‘Enigmatic Mound’ at Butlers Farm

Southend

Property Description

North of Butlers Farm in the Shopland, Sutton rural area north of Southend lies what was once thought to be a Romano-British burial site by local historians. The mound is roughly 5ft x 16ft in size and is similar in shape to other local barrows which exist on Foulness Island and Mersea Island; both dating back to Roman Britain. These burial mounds are known as ‘tumuli’ or a ‘tumulus’ (singular). The mound located just south of the River Roach has been shrouded in mystery for centuries in its isolated location. It has been described as an ‘eerie tumulus surrounded by trees’, close to a natural chalybeate spring, been alternatively speculated as the base of a mill, and has unofficially been named the ‘enigmatic mound’ of Butlers Farm.

During the 1930s, the mound came under investigation. This work was primarily carried out by Southchurch archeologist Alfred George Francis (1862-1940). He suspected the mound to be a tumulus dating either from an ancient Romano or Belgo-British civilisation and set to investigate further. Upon the digging of trenches and subsequent archeological examination in 1932/1933, it was discovered that the mound was in fact the foundation of a 1600s’ circular dutch cottage like the ones on Canvey Island and in Rayleigh, built onto a raised area to keep it high and dry from the nearby marshland. After its abandonment, the base was gradually piled over with gravel. Snail-shells, coal, clay, and chalk, as well as brick and tile were found. After excavation the site was backfilled and hence remains probably as it originally existed.

When we visited to try and find the illusive mound, we at first were disappointed by a few suspect sites which turned out to be no more than ponds (Google Earth can be deceiving). However, on the way back we spotted a small raised area amongst the bushes along the edge of a field. Upon further research, this is the enigmatic mound in question. The site is surrounded by a 40ft-diameter circular ditch or ‘fosse’, from where the mound’s soil was dug. Since the 1923 OS map marking the mound (see below), the pasture immediately north of the mound was extended to close the mound off from the arable field it once stood in. Therefore, the south-eastern section of the ditch is now part of the water-filled dyke running around perimeter of the surrounding field. The rest of the ditch is fainter and dry although still easy to see. The site has also become considerably more overgrown since the 1930’s photograph seen above, as a result of it being contained into the pasture of trees adjacent. The mound itself is hard to spot as a result but is distinct upon closer inspection. The pasture immediately north and bisecting pathways could be related to the former dwelling on-top of the mound. The mound itself consists mainly of clay upon visual inspection, home to many badger sets. In fact, it was so holey my entire leg fell through!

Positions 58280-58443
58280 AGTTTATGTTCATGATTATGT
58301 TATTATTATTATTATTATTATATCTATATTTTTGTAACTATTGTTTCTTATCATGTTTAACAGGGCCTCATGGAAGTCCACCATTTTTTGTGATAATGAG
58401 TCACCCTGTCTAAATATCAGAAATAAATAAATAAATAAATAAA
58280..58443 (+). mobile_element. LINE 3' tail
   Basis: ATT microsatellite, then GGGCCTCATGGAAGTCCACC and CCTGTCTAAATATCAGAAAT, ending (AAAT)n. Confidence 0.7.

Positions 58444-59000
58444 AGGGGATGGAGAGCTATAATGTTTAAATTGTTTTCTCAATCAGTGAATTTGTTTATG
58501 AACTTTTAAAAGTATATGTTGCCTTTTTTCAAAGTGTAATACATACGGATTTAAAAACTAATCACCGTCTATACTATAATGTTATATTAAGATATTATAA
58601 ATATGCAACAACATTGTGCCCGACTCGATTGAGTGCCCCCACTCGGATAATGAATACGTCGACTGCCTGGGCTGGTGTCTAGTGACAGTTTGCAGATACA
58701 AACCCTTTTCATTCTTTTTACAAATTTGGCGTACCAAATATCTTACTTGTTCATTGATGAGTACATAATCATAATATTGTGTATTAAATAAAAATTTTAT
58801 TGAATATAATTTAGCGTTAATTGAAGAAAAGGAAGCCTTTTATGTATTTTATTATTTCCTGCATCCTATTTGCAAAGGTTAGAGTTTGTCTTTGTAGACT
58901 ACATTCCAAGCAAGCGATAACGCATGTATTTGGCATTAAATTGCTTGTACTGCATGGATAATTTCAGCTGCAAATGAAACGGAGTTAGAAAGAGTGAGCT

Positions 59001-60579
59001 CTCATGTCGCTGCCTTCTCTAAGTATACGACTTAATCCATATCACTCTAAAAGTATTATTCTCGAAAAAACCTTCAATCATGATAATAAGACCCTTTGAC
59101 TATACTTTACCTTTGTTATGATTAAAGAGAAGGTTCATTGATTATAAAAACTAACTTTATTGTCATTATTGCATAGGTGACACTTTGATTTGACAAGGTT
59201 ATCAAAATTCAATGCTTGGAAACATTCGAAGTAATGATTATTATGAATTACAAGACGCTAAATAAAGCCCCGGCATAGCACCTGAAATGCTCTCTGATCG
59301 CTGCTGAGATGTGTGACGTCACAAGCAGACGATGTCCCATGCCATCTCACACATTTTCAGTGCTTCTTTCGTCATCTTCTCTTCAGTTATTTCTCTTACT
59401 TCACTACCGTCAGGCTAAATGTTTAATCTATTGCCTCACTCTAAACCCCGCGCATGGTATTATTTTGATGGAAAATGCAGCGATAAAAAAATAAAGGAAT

Gallery:

Many thanks to Merline Evans for helping to research and find this site.


Sources:

https://livesonline.rcseng.ac.uk/biogs/E004106b.htm

http://unlockingessex.essexcc.gov.uk/uep/custom_pages/monument_detail.asp?content_page_id=89&monument_id=32608&content_parents=48

http://www.essexfieldclub.org.uk/archivetext/s/025/o/0057

‘Transactions of the Essex Archeological Society, Vol. 21:1 (http://esah1852.org.uk/images/pdf/new-series/T2210000.pdf), pp. 270-283.

1923 Ordnance Survey Map of the Sutton area

Map

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